"I seek to invoke the Rite of the Land so that I may bring the first beast to us, to define our path so long as I may live," Guthug answered, his voice stern and his knelt form unmoving. He knew that a crowd had gathered, voices whispered behind the shamans as the placed the burning herbs behind the chieftain before pushing the staffs into the back of him.

"The Rite of the Land may only be invoked once, the beast you chose will be the mark of the Bukradul for as long as you shall live. But the gods must know the choice you make so that they may bestow the proper blessing onto us," the shamans said in unison.

Guthug moved to stand, feeling the staffs being pushed deeper as they urged him to quickly make a choice and end the ritual, but he had hardly the time to deliberate on which animal to chose. The wood bored into him and he remained silent, the people began to speak in their hushed voices as they were curious as to why their leader was taking so long to chose which of the numerous sacred animals. Eventually their whispers began to grow, talk and then a debate. After another moment, Guthug raised his hands into the air, silencing the crowd before he spoke, "I chose the elk!"

The shamans retracted their staffs.

"The Second Chosen and tamed by Akrosh, for its power and strength through times of trial, as well as the protection of a herd," Guthug continued, retrieving his spear form the ground.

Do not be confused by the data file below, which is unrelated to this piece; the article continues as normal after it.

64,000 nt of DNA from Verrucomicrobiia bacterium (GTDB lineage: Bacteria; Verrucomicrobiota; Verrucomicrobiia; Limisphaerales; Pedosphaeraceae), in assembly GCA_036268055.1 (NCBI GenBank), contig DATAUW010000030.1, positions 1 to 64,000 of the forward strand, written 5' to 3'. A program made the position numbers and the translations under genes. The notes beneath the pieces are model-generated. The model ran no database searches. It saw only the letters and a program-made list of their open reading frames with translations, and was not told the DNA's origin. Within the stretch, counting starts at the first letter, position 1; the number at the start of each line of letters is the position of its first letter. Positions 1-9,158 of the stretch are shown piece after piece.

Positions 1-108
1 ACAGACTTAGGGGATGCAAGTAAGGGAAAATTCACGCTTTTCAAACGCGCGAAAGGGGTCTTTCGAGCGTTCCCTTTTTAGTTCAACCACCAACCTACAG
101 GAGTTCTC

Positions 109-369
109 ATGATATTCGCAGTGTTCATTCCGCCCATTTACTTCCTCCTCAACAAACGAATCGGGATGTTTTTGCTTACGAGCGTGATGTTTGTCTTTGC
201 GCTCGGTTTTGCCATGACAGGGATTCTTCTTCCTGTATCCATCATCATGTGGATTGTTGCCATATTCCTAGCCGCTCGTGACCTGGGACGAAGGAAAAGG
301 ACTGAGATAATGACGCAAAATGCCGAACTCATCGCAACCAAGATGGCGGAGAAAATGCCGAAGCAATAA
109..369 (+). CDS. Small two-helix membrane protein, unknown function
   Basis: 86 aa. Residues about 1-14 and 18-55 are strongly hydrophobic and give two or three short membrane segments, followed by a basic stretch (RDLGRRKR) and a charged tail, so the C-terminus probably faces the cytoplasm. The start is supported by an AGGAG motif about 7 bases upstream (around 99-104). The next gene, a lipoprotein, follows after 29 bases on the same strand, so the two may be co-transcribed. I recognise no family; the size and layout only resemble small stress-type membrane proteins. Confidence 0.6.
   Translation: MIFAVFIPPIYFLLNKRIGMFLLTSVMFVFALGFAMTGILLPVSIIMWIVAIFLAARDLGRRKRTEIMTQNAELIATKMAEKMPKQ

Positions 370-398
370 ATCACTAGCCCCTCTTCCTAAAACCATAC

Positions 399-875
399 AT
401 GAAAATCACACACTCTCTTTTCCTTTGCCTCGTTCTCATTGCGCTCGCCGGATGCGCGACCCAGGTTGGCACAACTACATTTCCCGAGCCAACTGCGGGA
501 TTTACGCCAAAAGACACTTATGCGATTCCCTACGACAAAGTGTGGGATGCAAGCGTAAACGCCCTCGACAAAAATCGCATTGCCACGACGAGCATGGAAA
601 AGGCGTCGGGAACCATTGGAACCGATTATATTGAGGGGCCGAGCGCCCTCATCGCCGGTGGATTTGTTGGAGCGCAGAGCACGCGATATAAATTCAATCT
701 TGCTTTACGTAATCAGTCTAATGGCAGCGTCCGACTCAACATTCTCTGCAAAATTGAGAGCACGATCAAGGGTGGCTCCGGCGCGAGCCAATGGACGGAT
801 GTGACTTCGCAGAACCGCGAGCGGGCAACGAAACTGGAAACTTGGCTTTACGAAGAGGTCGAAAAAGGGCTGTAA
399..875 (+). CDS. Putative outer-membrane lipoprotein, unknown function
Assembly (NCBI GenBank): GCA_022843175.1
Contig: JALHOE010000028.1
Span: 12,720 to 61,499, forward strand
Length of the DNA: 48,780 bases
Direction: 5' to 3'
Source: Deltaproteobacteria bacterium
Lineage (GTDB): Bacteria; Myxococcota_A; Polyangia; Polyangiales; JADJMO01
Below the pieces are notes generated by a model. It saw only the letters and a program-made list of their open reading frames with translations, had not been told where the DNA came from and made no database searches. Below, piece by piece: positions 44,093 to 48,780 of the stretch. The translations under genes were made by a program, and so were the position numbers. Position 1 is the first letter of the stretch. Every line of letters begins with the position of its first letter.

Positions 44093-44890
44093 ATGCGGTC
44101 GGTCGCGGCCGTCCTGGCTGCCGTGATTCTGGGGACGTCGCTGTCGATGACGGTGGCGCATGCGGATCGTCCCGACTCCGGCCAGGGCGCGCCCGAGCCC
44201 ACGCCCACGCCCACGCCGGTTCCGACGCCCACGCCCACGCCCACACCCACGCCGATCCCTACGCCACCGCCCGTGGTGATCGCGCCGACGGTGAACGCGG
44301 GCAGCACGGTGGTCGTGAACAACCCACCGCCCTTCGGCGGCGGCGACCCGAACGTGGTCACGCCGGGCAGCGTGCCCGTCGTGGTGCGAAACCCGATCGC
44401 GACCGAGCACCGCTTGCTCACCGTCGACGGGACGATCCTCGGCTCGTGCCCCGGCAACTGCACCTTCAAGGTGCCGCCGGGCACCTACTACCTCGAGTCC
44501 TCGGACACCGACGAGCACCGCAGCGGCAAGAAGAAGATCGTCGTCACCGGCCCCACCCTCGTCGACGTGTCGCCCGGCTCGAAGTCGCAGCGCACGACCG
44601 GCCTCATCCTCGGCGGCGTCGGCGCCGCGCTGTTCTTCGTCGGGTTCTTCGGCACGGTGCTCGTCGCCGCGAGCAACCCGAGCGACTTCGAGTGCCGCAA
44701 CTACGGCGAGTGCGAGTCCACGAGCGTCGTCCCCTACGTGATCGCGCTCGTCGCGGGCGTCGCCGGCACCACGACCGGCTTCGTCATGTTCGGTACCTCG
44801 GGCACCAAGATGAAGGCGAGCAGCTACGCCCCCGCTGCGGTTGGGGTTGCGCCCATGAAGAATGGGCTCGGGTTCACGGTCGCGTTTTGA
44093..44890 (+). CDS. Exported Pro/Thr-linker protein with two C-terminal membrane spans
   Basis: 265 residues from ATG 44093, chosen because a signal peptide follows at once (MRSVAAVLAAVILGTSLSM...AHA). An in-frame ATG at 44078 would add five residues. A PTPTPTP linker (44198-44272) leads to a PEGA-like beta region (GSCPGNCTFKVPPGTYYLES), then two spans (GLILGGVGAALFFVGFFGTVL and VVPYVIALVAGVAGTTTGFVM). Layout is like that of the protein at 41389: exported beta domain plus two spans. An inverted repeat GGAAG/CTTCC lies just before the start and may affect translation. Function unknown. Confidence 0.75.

"The let it be known, Guthug the Damned, that you have chosen the graceful and noble elk. You may not return to the tribe until you have tamed a mighty stag while wearing the skin of one of its herd. Let Akrosh guide your hand, and may your hunt bear bountiful harvest." The shamans said in unison, allowing the chieftain to sprint into the wilderness to claim the herd as his own.



A fat human is a delicious human, will feed Aurix for a good while...

Will get a post up in a bit.
Bukradul

Turn 0


There, on the beaches of these new lands, did the orcs of Bukradul land their boats, weaved together with trees commanded by the shamans who asked for the aid of nature to side with them. It had been months at sea, once they had numbered ten ships, now they only numbered a mere two, with the winds and the rough currents of the seas fighting them at every turn, claiming many for its own maw. The sea had been a foreign enemy to them, a foreign enemy that was quick to fell them when it had the opportunity despite the powerful connection to nature that the orcs had commanded. Yet, now they had escaped its clutches, the two ships beaching themselves and those more capable jumped onto the sands to scout out their landing, moving the start of a forest.